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The definition of what an elementary function is is quite arbitrary (see what math.SE has to say about it) and it makes me wonder why hasn't the mathematical community added other rather natural functions to the list, for example the error function, logarithmic integral function or the Jacobi elliptic functions among many others. Is there an historical reason for this?.

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I do not know who was the first to use the term, but the rigorous DEFINITION of an elementary function is due to Joseph Liouville (Journal de l'École polytechnique, vol.14 (1833), followed by several other papers).

Roughly speaking these are functions which are obtained from algebraic functions and exponentials and logarithms by using arithmetic operations and superpositions.

Liouville's goal was to determine which integrals of elementary functions are also elementary, and which algebraic differential equations have elementary solutions. This is called sometimes Liouville's theory (or theories).

These theories had substantial development in 19 and 20-th century (Chebyshev, Hardy, Ritt, Rosenlicht, Picard, Vessiot and others)

The other functions you mention (elliptic, error function and logarithmic integral) are not elementary according to Liouville's definition. They belong to a class of "special functions", but unlike elementary functions, this class was never rigorously defined.

When some function is important enough, and its main properties have been studied in great detail, it is usually called "special", but I don't think that the class of special functions was ever seriously (mathematically) defined.

The main special functions treated in the books called "Special functions" are Gamma-function, Zeta-function, elliptic (and related) functions, and solutions of some simple linear differential equations of second order with at most 3 singular points. This set of functions was defined and studied in 19-th century. 20-th century added to the list solutions of Painleve equations and Heun equation (and its degeneracies) and sometimes various mathematicians suggest adding these functions to the list of special functions. Heun's equation has 4 singular points, and on my opinion it is early to call its solutions or solutions of Painleve equations "special functions", because our knowledge about them is still very incomplete.

So one can say that they are on the boundary of the class.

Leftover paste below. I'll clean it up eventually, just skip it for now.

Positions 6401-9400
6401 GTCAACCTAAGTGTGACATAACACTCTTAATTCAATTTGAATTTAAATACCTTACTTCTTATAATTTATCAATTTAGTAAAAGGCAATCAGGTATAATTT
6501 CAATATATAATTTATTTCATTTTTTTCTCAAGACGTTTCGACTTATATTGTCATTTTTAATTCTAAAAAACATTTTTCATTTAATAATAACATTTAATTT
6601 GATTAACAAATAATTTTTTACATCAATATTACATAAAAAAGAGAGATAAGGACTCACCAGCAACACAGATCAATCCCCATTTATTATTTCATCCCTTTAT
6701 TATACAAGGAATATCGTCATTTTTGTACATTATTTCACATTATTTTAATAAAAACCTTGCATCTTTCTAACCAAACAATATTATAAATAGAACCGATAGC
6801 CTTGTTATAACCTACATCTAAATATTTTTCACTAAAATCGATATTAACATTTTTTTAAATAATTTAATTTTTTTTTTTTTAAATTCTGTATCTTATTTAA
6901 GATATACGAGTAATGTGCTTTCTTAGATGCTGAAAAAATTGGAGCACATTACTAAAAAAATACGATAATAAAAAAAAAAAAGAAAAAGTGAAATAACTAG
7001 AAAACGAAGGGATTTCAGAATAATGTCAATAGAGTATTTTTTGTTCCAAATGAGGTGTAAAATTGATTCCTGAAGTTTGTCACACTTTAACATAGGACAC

On my opinion, the class of elementary functions is interesting enough (because of the Liouville's theory) so it deserves a name. What the name exactly is, is more or less irrelevant, and everyone seems to be happy with the existing name.

Of course, one can also define elementary functions as those which are studied in high school and obtain almost the same class:-) ("Almost" because the only algebraic functions which occur in high school are those expressible in radicals).

Then this will be similar to "elementary mathematics", the term which however was never rigorously defined.

Let me also add that elementary functions have been studied in much greater detail than other special functions. For example we know how to compute (in practice!) $e^x$ or $\log x$ to billions of digits. But for most other special functions I do not now how to do this.

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    $\begingroup$ It's probably worth pointing out that the notion of "elementary function" used by Liouville and Chebyshev in the middle 1800s (and later by Joseph Ritt and others) includes all algebraic functions, without regard to whether they can be given in "explicit closed form". For example, the algebraic equation $y^5 - y - x = 0$ defines an algebraic function $y(x)$ (and hence an elementary function) that cannot be expressed in "explicit closed form". (This example comes from p. 55 of the 1947 9th edition of Hardy's A Course of Pure Mathematics.) $\endgroup$ – Dave L Renfro Jan 3 '15 at 16:30
  • $\begingroup$ Yes, in all these definitions, elementary functions include all algebraic functions. It is a separate business, when they are represented in radicals (to which J. F. Ritt also made a significant contributiuon). $\endgroup$ – Alexandre Eremenko Jan 4 '15 at 8:15
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    $\begingroup$ Another tangential remark. Elementary functions in the Liouville (etc.) sense are a sub-class of analytic functions defined on a domain in the complex plane. So we exclude, for example, the function equal to 1 on the rationals and 0 on the irrationals, even though it solves the polynomial equation $y^2-y=0$. $\endgroup$ – Gerald Edgar Jan 5 '15 at 14:40

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